And while it’s rare, companies do sometimes shift from public to private. Normally, this involves a small number of wealthy investors agreeing to buy out the rest of the company’s shareholders at a premium to the company’s current share price. A high-profile recent example is Dell, which became a privately-held company in 2013 in a deal that valued Dell at $24.9 billion.
Taking a company the size of Dell or Tesla private requires raising many billions of dollars. The money can be raised by selling shares in the new company or by taking out loans. Dell in 2013 had healthy cash flow, making it possible to finance much of the transaction with loans. The deal saddled the new company with $15 billion in debt it would need to pay off over time.
With a share price of $420, the proposed Tesla buyout would value Tesla at around $70 billion, making it a far more ambitious effort than Dell’s buyout five years ago. And Tesla is already deeply in debt and doesn’t have great cashflow, which means that significant debt financing won’t be an option. So Musk will need to convince people to put up tens of billions of dollars in cash to buy out existing Tesla shareholders. Not many people (or even institutions) have that kind of money.
Musk’s Tuesday tweet that “investor support is confirmed” seemed to signal that he’s already found willing to put up the necessary cash. Musk has also said the transaction won’t result in any one company controlling a majority of Tesla’s shares, so that suggests that a consortium of investors is behind the deal.
But reporters have struggled to figure out who these mystery investors might be.
“Those not involved in Tesla financing include Apple, SoftBank, Uber, TPG, Silver Lake, Mubadala, KKR, and basically every large Wall St. bank,” Dan Primack of Axios tweeted on Wednesday.
One entity that definitely does have billions of dollars is Saudi Arabia’s sovereign wealth fund. The Saudis recently invested $2 billion in Tesla, and it’s possible they would contribute more cash to a buyout plan, though this hasn’t been confirmed.
Musk’s plan might run into legal obstacles
In a classic go-private transaction, a small group of investors would buy Tesla’s shares and become Tesla’s sole owners. But in his Tuesday letter to employees, Musk signaled that he has a different vision for Tesla.
“I would like to structure this so that all shareholders have a choice,” Musk wrote. “Either they can stay investors in a private Tesla or they can be bought out at $420 per share.”
That left experts in securities law scratching their heads.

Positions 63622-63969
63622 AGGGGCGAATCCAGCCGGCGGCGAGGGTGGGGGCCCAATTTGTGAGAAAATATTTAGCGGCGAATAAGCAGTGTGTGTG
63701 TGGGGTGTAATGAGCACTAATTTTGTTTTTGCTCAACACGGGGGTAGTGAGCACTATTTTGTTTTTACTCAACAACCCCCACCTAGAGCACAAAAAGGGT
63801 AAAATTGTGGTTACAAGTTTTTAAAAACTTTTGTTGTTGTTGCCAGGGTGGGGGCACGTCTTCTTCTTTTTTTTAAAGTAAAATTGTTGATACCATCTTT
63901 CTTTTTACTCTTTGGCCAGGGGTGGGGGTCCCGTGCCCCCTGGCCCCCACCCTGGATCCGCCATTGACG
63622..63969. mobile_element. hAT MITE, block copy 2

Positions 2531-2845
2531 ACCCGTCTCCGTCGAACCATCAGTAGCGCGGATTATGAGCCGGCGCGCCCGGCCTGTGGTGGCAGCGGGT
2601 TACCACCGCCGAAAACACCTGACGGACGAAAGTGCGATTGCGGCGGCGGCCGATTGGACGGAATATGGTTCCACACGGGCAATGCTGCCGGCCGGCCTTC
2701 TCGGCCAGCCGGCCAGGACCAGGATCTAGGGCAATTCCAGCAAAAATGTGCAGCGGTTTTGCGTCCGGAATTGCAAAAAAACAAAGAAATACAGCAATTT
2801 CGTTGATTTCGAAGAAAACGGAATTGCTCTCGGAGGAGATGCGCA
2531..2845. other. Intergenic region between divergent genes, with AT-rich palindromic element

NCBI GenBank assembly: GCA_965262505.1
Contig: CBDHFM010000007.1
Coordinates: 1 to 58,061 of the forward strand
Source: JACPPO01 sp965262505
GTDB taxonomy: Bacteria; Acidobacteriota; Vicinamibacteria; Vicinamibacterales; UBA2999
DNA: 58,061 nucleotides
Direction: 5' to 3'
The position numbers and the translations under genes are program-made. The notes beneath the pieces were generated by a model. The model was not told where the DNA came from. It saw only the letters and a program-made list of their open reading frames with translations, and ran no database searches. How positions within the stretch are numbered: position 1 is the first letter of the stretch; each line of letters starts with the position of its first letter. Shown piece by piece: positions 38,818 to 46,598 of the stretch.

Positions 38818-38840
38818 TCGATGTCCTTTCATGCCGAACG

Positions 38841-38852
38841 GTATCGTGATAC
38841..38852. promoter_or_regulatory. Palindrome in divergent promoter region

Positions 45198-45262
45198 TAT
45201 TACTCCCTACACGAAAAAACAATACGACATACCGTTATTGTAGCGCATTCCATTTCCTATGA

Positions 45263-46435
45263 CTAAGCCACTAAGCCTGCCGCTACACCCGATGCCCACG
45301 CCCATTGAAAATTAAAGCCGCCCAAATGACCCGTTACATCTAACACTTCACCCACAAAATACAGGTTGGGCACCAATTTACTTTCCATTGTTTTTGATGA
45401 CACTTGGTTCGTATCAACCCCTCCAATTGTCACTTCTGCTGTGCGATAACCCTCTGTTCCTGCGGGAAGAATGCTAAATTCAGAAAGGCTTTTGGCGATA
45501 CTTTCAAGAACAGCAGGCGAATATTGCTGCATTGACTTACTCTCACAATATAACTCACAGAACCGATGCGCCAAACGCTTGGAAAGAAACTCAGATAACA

“I know of no legal way to offer public shareholders of a listed company an equity security while also going private,” Harvard legal scholar John Coates told MarketWatch.
“I don’t think it works,” said securities law expert William Sjostrom to me.
According to Sjostrom, companies are required to comply with public-company disclosure rules if they have more than 2,000 shareholders. There are some nuances in how this number is calculated—most employees can be excluded, for example—but Tesla likely has more than 2,000 shareholders under any reasonable definition.
Historically, this requirement has been a significant factor in the largest tech companies going public. Google and Facebook were both forced to go public by an earlier version of the rule, which set the threshold at 500 employees (the cap was raised after Facebook’s IPO).
Tesla might also explore other loopholes that would allow it to sell shares without running afoul of SEC rules. For example, Bloomberg’s Matt Levine points out that Uber sold shares to investment funds run by Bank of America and Merrill Lynch, which in turn allowed clients of these banks to indirectly own a slice of Uber stock. But those funds are only available to wealthy clients, not ordinary investors.
Musk has pointed to SpaceX, which has sold shares to the investment company Fidelity. As a result, SpaceX shares are a component of some Fidelity mutual funds, allowing investors to buy SpaceX shares as part of a much larger portfolio of stocks. But Fidelity doesn’t provide clients with any way to invest in SpaceX on its own.
Musk seems to be proposing something far more ambitious: finding a loophole to allow thousands of ordinary Tesla investors to hold shares in a nominally private Tesla despite SEC regulations designed to prevent widespread investment in private companies. At a minimum, Tesla would be wading into uncharted legal territory with a scheme like this. And there’s a good chance the SEC would nix such a scheme altogether—especially if Tesla explicitly sold it as a way to allow the company’s existing public shareholders to continue owning shares.
Tesla’s other option would be to register Tesla as a public company—satisfying SEC rules—but not list its shares on a stock exchange. This should be completely legal and would provide shareholders with the same transparency they enjoy now. But if Tesla’s goal is to end the distracting impact of quarterly financial reports, this wouldn’t accomplish that goal.
It’s also not clear why shareholders would go along with a plan to essentially halt open trading of Tesla’s stock. A liquid asset is inherently more valuable than a similar asset that’s illiquid, so on its face, limiting trading of Tesla shares seems bad for shareholders. Musk would need to convince shareholders that giving up their ability to trade shares would lead to strong performance in the long run—a difficult case to make.